Every day millions of sights and sounds compete for our attention. Surrounded by stimulation from smartphones, computers, televisions, and billboards – not to mention any ordinary human interactions – most of us passively receive this onslaught of information. As we do, we miss the voice of the One who calls out and reveals himself to us in the midst of the world. Somewhere in the midst of the noise, the “still small voice” speaks. What do we hear?
Thankfully, Richard Peace has written a book to help us learn how to be attentive to God’s presence and voice in the midst of this cacophony. The book is called Noticing God, and IVP sent me a copy to review several weeks ago. And I am thankful, not just for the free copy of the book, but much more for the lessons it taught me about disciplining my mind to cultivate gratitude for God’s work in my life.
Peace’s book is a challenge to take active control over our attention, to deliberately try to notice God’s presence and activity in and around us. He writes, “God’s presence pervades our world. God is not hiding. The problem is with us. We don’t know where to look or what to expect. We do not seem to notice. We need to learn to notice” (p.14). Learning to notice God, for Peace, is a spiritual discipline, a practice we can adopt in order to be more receptive to the Holy Spirit’s transforming power. Each chapter of Noticing God addresses a different venue in which we can cultivate the skill of noticing God: in ordinary life, in Scripture, in community, in creation, in culture. Some of these chapters read too much like an overview to go deeply into their subject matter. For example, the chapter on noticing God in the Church only gives a page and a half to the subject of Eucharist. Entire books could (and should) be written on how to “notice God” in the sacraments. But the point of this book is not to provide detailed theological discussions of how God is present to us. Peace’s objective is to encourage us to slow down, open our eyes, and look for God, and each chapter contains plenty of suggestions for how to do this.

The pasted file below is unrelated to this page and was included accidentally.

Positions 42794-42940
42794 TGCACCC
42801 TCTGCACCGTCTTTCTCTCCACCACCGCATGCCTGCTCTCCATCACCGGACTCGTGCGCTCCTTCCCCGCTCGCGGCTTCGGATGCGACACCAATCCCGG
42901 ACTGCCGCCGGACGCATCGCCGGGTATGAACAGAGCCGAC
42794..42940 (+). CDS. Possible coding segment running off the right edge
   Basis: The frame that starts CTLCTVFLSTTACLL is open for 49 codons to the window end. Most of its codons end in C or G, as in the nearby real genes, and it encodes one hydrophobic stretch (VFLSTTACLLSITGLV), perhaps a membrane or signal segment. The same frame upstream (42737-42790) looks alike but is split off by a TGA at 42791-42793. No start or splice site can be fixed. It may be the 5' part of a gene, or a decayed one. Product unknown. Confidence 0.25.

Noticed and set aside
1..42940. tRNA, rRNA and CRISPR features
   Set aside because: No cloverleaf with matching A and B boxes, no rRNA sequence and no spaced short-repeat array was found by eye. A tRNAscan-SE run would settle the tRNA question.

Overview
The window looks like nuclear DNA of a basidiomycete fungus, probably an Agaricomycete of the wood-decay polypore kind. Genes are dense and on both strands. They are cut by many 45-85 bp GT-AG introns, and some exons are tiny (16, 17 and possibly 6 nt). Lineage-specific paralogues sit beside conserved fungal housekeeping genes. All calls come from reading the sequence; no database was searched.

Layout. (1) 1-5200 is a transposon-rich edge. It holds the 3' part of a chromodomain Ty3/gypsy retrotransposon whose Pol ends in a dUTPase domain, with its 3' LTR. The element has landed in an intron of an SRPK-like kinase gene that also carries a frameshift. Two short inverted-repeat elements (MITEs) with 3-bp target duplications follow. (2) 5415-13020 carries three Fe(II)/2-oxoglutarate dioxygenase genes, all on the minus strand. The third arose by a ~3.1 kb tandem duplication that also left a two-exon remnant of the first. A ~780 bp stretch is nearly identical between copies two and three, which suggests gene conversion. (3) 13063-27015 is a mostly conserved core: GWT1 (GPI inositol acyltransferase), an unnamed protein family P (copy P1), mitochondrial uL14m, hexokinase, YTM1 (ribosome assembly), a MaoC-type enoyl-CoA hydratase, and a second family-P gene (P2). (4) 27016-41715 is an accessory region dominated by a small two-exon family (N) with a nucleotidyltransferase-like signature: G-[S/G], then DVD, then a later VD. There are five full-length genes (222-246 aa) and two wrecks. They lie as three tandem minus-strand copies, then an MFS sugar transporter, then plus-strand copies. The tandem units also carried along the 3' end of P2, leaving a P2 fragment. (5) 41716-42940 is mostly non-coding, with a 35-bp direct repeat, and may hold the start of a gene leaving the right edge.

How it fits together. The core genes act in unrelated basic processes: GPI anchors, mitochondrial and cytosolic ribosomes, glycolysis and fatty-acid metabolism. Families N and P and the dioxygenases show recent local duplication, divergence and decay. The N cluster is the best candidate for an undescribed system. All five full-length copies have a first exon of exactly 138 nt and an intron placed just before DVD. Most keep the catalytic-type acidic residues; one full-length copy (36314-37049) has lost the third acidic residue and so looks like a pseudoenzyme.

My personal favorite parts of the book came from Peace’s engagement with Ignatian tradition. Peace writes that “At the heart of Ignatian spirituality is the principle of finding God in all things” (p. 38), and this desire to see God in all things is what drives the book forward. One part of Igantian spirituality which Peace opened up to me in a new way is the prayer of examen, a disciplined reflection upon the prior events of one’s day. The method of examen which he describes in pages 41-43 begins with reflecting on the previous 24 hours and noticing all the gifts and blessings God provided during that time. Thankful for these blessings, one then reflects on the same period of time, asking where God seemed most present. Then one moves to confession, acknowledging sins and failures to the loving God who nonetheless provided the blessings noticed earlier. Learning to begin examen by recalling blessings was particularly helpful for me, revealing to me multiple occasions for gratitude which I would otherwise have missed.
Peace’s goal, however, was not just to open our eyes to God’s presence through traditional spiritual disciplines. He wants us to look at the world around us with eyes that attend to God’s presence and activity. While seeing evidence for God in the beauty of creation is nothing new, Peace’s chapter on “Creation, Culture and Creativity” demonstrates the ways in which human cultures both reveal God’s glory and our human hunger for transcendence. This chapter is especially worthwhile because of its missional significance. When we cultivate an ability to see both God and humanity’s hunger for God revealed in cultural artifacts such as music or film, our ability to connect the Gospel to people’s lives increases. We become like the Apostle Paul, citing Greek poets when evangelizing in Athens (Acts 17:22-34). We can practice the “spiritual discipline of noticing God” not just for our own sanctification, but for the sake of inviting others into the Kingdom of God.